• Breathe
  • Relax
  • Aim
  • Sight
  • Squeeze

Another example of task-relevant instructional self-talk would be to yell out “Tap, Rack, and Go!” whenever you encounter a gun jam.

Don’t worry if people think you’re crazy. Research has shown that this sort of self-talk can increase performance on both cognitive and physical tasks.

The key with this type of self-talk is to keep it brief and positive.

Stay active and outwardly focused. In the book War, by Sebastian Junger (which I highly recommend), he shares an interesting study done on a Special Forces team during the Vietnam War. The team was stationed at an isolated base along the Cambodian border and knew there was a good chance of the base being completely overrun by a force of Vietcong. Surprisingly, researchers found that in contrast to the officers, the stress levels of the enlisted men actually dropped before an expected attack, and rose when the attack failed to materialize. Researchers offered this explanation: “The members of this Special Forces team…were action-oriented individuals who characteristically spent little time in introspection. Their response to any environmental threat was to engage in a furor of activity which rapidly dissipated the developing tension.” This activity included laying C-wire and mines around the base, which as Junger notes, “was something they knew how to do and were good at, and the very act of doing it calmed their nerves.”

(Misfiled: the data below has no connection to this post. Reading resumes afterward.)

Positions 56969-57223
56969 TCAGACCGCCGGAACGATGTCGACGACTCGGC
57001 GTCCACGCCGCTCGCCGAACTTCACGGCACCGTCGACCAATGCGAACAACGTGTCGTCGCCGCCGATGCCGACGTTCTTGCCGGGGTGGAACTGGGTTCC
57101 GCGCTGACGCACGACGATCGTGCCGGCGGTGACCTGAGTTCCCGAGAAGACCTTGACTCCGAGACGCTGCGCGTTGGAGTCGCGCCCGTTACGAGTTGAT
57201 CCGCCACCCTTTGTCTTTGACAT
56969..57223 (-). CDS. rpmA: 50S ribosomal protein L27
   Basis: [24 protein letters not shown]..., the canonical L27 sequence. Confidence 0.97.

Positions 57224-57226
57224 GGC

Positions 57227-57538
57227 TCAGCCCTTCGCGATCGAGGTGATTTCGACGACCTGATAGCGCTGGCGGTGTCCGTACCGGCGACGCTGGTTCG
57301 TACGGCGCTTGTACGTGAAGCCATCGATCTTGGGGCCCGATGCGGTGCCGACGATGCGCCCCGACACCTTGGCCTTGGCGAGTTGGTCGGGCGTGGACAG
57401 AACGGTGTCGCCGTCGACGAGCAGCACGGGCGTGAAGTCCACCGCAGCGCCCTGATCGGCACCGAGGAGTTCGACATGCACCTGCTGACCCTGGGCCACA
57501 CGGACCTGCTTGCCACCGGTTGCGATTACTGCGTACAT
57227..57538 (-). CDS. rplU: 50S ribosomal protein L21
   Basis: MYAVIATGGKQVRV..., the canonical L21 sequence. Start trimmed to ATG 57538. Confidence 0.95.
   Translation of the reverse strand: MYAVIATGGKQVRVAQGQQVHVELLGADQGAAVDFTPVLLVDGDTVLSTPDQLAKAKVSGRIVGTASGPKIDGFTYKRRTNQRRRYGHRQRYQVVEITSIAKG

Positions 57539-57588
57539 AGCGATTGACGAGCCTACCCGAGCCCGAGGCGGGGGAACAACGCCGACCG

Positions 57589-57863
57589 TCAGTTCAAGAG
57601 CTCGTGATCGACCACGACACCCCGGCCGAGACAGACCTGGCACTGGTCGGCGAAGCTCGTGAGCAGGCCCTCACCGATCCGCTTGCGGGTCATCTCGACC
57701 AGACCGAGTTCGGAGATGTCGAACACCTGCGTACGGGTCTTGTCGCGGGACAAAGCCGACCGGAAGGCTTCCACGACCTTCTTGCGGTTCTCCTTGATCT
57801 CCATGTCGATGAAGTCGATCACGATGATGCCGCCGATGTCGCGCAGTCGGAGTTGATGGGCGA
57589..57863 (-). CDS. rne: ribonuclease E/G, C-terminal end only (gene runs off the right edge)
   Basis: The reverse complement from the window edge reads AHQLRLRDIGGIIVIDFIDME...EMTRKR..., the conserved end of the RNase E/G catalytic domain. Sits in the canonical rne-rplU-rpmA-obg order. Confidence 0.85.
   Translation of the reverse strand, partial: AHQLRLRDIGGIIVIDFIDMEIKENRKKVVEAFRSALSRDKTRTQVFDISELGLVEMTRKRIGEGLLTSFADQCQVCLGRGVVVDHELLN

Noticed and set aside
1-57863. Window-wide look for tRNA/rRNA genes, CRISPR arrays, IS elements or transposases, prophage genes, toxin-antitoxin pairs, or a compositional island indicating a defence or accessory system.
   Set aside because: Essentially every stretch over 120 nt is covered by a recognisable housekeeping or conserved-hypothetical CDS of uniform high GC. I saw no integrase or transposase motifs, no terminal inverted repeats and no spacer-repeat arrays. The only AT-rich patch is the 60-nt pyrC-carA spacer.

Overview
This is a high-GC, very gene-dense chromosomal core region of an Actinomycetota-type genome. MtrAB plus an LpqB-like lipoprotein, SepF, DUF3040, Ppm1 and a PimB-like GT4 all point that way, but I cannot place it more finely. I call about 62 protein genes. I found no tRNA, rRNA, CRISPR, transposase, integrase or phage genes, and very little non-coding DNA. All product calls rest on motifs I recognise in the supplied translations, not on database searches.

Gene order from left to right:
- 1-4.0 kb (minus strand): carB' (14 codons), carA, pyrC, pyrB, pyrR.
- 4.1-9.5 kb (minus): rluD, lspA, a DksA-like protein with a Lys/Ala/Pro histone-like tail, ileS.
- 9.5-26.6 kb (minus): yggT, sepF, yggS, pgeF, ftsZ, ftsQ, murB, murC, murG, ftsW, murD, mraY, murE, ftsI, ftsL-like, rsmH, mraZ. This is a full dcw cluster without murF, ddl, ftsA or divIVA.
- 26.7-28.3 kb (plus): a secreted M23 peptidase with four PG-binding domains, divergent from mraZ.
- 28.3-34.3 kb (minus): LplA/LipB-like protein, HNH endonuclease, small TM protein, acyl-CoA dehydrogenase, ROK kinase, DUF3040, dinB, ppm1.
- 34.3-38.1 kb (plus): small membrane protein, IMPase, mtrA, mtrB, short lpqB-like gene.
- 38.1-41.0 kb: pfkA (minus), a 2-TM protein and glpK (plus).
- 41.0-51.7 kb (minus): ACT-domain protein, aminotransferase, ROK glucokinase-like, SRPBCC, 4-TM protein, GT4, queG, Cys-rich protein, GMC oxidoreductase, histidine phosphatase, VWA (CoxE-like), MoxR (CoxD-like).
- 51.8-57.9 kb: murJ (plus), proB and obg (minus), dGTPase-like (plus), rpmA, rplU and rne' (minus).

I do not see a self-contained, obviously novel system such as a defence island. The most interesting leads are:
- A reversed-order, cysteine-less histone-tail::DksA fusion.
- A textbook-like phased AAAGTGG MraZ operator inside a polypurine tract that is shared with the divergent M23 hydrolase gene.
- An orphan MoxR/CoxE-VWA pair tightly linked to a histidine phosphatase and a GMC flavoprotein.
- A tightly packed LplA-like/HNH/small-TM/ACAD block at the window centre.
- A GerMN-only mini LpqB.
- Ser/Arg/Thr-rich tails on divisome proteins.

When you’re facing a threat you can anticipate in advance, take a cue from the men of the Special Forces; instead of sitting around navel-gazing, bouncing your leg up and down, and getting your heart rate up before anything even happens, keep yourself occupied with preparations – check your equipment, mentally rehearse your mission, etc.

Stress Inoculation Through Realistic Training

Remember the old saying amongst soldiers: “You do not rise to the occasion in combat, you sink to the level of training.”

Thus, the best way to overcome the detrimental effects of stress on performance is to inoculate yourself from it altogether through consistent, realistic training.

From a self-defense standpoint, this means you need to do more than just go to the gun range to practice your marksmanship or punch the heavy bag in your garage. You’ll actually need to train your techniques under the same sort of pressure you’d experience in a real-life situation. For handgun training, this could be achieved with simunitions or airsoft guns; with hand-to-hand self-defense, live sparring can give you similar stress levels as a real-life fight.

With proper, consistent, and realistic training, you can hone your body to perform at optimal levels, even when the going gets the toughest.

____________________

Sources:

Sharpening the Warrior’s Edge by Bruce K. Siddle

On Combat by Dave Grossman and Loren W. Christensen

Warrior Mindset by Dr. Michael Asken, Loren W. Christensen, Dave Grossman and Human Factor Research

Illustrations by Ted Slampyak

{ 34 comments… read them below or add one }